1979: For the first time in Daytona 500 history, CBS televised the race live flag-to-flag on US national television. A major snowstorm, known as the Presidents Day Snowstorm of 1979, bogged down most of the Northeast and parts of the Midwest, increasing the viewership of the event. Donnie Allison was leading the race on the final lap with Cale Yarborough drafting him tightly. Yarborough attempted a slingshot pass at the end of the backstretch, and Allison attempted to block. With both drivers refusing to give, the cars banged together three times until crashing into the outside wall in turn 3. Third place Richard Petty, running a half a lap behind, sailed by to take the victory. Just before CBS’ cameras picked up Petty, they prematurely followed Buddy Arrington (who was driving a borrowed year-old Petty car) across the line. The cameras then found Petty and Waltrip, who were just coming off of turn 2, and followed them to the checkered flag. Donnie Allison and Yarborough climbed out of their cars and began to argue. Bobby Allison stopped at the scene, and a fight broke out on national television. The story made the front page of The New York Times. It is largely considered the point at which NASCAR arrived as a popular national sport.
1990: After years of trying to win it, Dale Earnhardt appeared to be heading for certain victory in the 1990 Daytona 500 until a series of events in the closing laps. On lap 193 Geoff Bodine spun in the first turn, causing the third and final caution of the race. Everyone pitted except Derrike Cope, who stayed out. On the lap 195 restart, Earnhardt retook and held the lead, only to puncture a tire when he drove over a piece of metal bell housing from the failed engine of Rick Wilson’s car on Lap 199. As Earnhardt’s damaged car slowed, Cope drove past and earned his first Winston Cup (now NEXTEL Cup) victory. It was the first of two victories for the relatively unknown Cope in the 1990 season. In an ironic twist, the local CBS affiliate of Cope, who at the time was a resident of the Seattle suburb of Spanaway, opted to pre-empt the race to telecast a Seattle Supersonics basketball game, and the race was delayed until 3 PM US PST because of the pre-emption, following a CBS NBA telecast.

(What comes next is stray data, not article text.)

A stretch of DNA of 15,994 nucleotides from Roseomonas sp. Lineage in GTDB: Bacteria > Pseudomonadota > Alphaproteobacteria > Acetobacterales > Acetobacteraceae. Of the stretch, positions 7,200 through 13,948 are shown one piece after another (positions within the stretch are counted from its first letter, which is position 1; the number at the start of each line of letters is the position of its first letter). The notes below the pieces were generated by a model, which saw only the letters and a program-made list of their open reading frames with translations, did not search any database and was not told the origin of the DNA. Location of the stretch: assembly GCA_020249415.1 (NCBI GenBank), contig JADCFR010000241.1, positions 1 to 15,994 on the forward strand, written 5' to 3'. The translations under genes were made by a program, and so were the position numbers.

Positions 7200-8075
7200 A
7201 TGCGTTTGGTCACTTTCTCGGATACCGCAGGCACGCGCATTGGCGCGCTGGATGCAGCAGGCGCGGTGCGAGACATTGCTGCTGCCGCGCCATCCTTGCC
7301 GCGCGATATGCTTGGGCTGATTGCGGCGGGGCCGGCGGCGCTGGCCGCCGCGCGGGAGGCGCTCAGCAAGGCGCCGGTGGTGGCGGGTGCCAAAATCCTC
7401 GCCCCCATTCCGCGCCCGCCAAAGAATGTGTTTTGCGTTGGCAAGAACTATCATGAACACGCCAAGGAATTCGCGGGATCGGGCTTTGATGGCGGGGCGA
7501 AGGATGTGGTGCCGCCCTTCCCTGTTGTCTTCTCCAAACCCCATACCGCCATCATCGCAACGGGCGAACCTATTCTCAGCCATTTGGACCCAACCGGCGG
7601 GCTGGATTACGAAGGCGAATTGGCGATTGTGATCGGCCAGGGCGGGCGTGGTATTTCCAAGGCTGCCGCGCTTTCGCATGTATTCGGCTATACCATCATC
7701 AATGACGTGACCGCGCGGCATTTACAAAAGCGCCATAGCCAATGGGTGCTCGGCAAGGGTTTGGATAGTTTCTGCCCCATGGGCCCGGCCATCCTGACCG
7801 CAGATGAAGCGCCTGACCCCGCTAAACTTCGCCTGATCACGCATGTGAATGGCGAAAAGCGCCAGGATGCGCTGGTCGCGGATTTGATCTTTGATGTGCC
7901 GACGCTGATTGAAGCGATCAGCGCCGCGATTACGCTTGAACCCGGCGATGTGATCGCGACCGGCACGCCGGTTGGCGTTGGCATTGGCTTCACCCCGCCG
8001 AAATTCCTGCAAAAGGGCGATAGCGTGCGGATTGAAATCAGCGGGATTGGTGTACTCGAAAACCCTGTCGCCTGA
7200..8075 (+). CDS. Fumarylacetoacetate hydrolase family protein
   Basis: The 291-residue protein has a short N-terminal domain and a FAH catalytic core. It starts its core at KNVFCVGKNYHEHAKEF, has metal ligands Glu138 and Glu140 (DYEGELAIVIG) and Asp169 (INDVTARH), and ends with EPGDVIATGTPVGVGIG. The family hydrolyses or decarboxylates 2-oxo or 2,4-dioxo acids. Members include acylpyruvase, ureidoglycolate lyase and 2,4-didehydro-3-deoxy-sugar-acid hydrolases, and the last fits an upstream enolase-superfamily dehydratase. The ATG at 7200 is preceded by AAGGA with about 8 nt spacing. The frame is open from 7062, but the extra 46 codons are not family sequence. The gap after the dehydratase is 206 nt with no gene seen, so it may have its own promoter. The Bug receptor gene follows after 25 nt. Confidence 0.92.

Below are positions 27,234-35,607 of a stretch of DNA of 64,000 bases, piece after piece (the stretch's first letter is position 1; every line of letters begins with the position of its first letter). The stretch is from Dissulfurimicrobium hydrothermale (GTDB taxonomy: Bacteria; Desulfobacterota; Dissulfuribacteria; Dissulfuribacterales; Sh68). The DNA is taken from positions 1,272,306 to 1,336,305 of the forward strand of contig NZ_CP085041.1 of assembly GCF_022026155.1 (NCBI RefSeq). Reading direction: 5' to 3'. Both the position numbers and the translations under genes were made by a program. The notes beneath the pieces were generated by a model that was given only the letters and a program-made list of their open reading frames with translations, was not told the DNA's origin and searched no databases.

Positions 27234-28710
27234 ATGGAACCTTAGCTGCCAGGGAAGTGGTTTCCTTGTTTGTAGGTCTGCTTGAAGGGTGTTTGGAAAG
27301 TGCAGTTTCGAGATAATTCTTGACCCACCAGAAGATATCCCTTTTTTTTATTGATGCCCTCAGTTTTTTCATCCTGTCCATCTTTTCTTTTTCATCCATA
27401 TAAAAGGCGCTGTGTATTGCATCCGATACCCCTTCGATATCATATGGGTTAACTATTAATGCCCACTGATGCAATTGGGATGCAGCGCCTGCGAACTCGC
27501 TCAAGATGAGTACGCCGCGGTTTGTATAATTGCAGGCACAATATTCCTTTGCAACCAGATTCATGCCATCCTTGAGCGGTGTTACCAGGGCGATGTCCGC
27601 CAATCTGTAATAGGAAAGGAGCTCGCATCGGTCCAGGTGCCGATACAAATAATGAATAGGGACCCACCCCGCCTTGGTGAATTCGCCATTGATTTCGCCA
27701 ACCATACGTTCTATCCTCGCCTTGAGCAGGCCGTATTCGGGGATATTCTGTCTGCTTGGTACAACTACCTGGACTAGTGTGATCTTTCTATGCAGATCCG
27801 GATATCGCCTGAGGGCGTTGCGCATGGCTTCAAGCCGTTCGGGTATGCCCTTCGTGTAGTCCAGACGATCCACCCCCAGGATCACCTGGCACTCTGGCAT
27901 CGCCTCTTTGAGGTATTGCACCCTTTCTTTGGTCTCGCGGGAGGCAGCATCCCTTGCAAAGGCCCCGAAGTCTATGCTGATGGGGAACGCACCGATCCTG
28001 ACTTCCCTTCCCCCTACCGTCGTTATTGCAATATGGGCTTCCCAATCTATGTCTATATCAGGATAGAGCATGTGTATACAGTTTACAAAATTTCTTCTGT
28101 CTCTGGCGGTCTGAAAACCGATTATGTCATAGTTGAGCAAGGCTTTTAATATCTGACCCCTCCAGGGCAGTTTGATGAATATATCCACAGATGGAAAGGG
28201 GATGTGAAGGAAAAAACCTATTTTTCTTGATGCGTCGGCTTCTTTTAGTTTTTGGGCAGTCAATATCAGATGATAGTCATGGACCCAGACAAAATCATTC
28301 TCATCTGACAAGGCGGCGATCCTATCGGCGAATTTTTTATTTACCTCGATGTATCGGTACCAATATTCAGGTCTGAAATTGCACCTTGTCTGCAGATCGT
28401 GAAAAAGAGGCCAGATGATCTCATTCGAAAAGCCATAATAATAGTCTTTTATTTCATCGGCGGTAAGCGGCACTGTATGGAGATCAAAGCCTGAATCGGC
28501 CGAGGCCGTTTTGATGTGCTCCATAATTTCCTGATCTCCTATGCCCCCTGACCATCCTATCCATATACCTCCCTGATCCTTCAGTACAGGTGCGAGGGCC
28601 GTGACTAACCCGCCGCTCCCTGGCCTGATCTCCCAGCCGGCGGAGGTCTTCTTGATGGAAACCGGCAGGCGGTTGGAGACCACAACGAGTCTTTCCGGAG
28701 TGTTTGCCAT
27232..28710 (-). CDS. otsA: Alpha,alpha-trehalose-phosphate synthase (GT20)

1998: As the move to make F1 safer rumbled on and against a backdrop of a trial in Italy following the death of Ayrton Senna four years earlier, the FIA announced it was to fit black boxes to all cars with effect from the start of the season three weeks later. “The implications for safety are very encouraging,” said Max Mosley, the FIA president, but not everyone was convinced. “There would certainly have been some additional data gathered,” said Harvey Postlethwaite, technical director of the Tyrrell Formula One team, “but that does not necessarily mean you would be able to tell what caused the accident. Gathering the data is one thing, but interpreting it can be something of a minefield.”